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Practical Care Requires improvement

Inspection Summary


Overall summary & rating

Requires improvement

Updated 12 July 2018

This inspection took place at the Practical Care office on 12 and 13 March 2018. Following the inspection on the 14 March 2018 we made telephone calls to people and relatives who used the service. On the 26 March 2018 we made further calls to staff members to gain their feedback on the service.

At the time of the inspection Practical Care provided domiciliary care and support for 89 people in their own home. The service worked primarily with older people living with dementia and people with physical and mental health needs. People received varying levels of support depending upon their care needs from 24-hour care to one visit per day.

The Care Quality Commission (CQC) only inspects the service being received by people provided with ‘personal care’; help with tasks related to personal hygiene and eating. Where they do we also take into account any wider social care provided.

At our last inspection on 29 September 2015 we completed a focused inspection that looked at the key question of ‘effective’ only. This was to ensure that a breach of regulation found at the previous comprehensive inspection on 22 December 2014 regarding documenting people’s ability to consent to their care had been addressed. We found that the service had addressed the breach of regulation and the key question of effective was rated as ‘good’. This meant that the service was rated ‘good’ in all key questions and therefore ‘good’ overall.

At this inspection we found a breach in regulation around adequate risk assessments. The service is now rated ‘requires improvement’. This is the first time the service has been rated as ‘requires improvement’.

There was a registered manager in post. A registered manger is a person who has registered with the Care Quality Commission to manage the service and has the legal responsibility for meeting the requirements of law; as does the provider. The registered manager was present throughout the inspection.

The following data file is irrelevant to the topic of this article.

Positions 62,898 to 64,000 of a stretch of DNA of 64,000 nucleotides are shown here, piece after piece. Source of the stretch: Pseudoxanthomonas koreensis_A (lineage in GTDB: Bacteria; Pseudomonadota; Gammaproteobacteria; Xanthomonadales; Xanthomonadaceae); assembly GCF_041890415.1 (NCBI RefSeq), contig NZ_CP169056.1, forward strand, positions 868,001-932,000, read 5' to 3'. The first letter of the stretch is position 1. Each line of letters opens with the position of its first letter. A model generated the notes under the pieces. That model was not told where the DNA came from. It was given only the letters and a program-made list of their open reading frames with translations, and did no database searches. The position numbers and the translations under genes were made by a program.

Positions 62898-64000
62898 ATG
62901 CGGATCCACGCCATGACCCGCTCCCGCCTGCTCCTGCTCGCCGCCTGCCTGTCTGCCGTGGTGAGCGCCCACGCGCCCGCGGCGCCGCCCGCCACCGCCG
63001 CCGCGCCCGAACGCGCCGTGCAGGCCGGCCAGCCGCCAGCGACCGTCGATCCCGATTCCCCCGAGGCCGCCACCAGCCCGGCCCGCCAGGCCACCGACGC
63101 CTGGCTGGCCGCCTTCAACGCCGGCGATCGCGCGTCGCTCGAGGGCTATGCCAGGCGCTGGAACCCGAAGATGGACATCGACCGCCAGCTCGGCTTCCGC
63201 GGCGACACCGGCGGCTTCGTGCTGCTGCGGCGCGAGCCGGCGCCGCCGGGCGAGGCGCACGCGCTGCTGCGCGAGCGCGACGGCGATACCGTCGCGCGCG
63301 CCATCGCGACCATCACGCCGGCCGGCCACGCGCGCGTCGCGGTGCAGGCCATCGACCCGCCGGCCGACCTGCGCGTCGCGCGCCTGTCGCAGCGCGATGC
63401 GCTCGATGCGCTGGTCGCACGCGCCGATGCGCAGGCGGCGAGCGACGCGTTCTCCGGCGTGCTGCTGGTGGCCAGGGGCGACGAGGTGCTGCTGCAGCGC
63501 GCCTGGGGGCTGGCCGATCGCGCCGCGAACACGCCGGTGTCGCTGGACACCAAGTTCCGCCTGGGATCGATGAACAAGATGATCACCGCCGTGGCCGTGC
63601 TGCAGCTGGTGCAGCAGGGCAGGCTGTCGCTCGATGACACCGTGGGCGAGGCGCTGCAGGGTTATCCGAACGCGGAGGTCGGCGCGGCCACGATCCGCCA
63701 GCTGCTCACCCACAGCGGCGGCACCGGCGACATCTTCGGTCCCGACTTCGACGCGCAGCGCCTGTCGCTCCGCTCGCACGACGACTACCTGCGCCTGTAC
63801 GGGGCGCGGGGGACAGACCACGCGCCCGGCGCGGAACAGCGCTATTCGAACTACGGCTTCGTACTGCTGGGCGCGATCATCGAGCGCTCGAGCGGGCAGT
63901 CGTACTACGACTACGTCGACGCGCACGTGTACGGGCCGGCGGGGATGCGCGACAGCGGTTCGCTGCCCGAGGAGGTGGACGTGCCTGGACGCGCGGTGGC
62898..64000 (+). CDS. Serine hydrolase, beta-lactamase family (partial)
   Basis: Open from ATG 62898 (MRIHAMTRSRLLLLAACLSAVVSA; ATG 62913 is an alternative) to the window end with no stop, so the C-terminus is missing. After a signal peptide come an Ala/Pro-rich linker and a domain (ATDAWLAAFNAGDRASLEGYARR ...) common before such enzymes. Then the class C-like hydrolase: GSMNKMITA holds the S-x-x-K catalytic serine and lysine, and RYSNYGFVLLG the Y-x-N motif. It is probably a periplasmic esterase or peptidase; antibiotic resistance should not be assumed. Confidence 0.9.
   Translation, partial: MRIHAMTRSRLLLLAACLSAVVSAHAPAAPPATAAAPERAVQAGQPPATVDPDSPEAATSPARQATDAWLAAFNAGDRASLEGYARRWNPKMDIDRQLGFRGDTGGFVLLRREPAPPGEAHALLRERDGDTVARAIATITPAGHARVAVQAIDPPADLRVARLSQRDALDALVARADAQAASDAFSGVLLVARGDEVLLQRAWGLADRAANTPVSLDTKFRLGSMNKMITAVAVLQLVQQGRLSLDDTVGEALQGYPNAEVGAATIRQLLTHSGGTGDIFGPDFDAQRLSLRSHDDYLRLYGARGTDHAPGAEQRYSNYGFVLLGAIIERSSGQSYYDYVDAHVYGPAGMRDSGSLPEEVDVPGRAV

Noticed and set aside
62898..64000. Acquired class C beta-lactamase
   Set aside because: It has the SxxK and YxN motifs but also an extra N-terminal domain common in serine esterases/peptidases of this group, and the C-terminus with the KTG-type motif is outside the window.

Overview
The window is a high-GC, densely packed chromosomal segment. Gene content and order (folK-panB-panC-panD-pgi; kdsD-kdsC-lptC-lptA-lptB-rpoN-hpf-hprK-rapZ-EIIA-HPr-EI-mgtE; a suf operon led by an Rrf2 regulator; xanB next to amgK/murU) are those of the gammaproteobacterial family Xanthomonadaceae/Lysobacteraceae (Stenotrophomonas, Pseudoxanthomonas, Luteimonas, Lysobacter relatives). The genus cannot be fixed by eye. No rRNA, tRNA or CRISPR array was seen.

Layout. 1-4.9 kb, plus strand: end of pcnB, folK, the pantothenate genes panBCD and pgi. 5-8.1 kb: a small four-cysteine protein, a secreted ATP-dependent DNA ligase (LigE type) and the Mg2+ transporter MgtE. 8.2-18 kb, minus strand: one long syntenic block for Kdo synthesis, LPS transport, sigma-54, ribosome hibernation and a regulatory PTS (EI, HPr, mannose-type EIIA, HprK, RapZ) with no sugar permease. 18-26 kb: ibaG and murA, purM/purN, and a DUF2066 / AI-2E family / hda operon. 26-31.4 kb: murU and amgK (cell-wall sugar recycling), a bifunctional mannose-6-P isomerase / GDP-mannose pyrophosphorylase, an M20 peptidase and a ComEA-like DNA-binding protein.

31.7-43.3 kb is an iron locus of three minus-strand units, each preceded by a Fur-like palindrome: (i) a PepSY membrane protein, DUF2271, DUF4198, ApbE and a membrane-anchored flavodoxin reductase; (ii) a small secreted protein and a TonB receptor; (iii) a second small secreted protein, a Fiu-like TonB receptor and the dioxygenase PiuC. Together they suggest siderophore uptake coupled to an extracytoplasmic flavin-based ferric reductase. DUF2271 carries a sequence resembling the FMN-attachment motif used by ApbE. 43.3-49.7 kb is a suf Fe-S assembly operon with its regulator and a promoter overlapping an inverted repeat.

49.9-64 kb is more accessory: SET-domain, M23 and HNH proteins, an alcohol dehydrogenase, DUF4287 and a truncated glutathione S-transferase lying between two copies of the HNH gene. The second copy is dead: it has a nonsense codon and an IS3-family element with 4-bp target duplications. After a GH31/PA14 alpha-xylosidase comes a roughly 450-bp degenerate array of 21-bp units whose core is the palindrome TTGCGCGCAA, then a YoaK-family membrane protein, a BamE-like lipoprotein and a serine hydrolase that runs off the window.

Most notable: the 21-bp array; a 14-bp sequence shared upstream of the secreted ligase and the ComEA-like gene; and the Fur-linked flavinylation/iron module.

Risk assessments were inconsistent and did not always detail known risks. There was insufficient guidance for staff on how to minimise known risks to people receiving care.

Medicines were overall well managed but we have made a recommendation about medicines management.

People’s care plans detailed tasks to be completed at each care visit. However, care plans were not always person centred. The provider was in the process of updating the care plan format.

Staff understood what safeguarding was and were aware of how to report any concerns if they had them. Staff understood what whistleblowing was and who to contact if necessary.

People are supported to have maximum choice and control of their lives and staff support them in the least restrictive way possible; the policies and systems in the service support this practice.

Staff had received training in infection control and were aware of how to control and prevent infection.

Staff received regular, effective supervision, appraisal and training.

People and relatives were positive about staff and felt that they were kind and caring. People received a continuity of care and often had the same staff.

The service worked well with people at the end of their lives and provided end of life care. Staff were compassionate regarding caring for people at the end of their lives.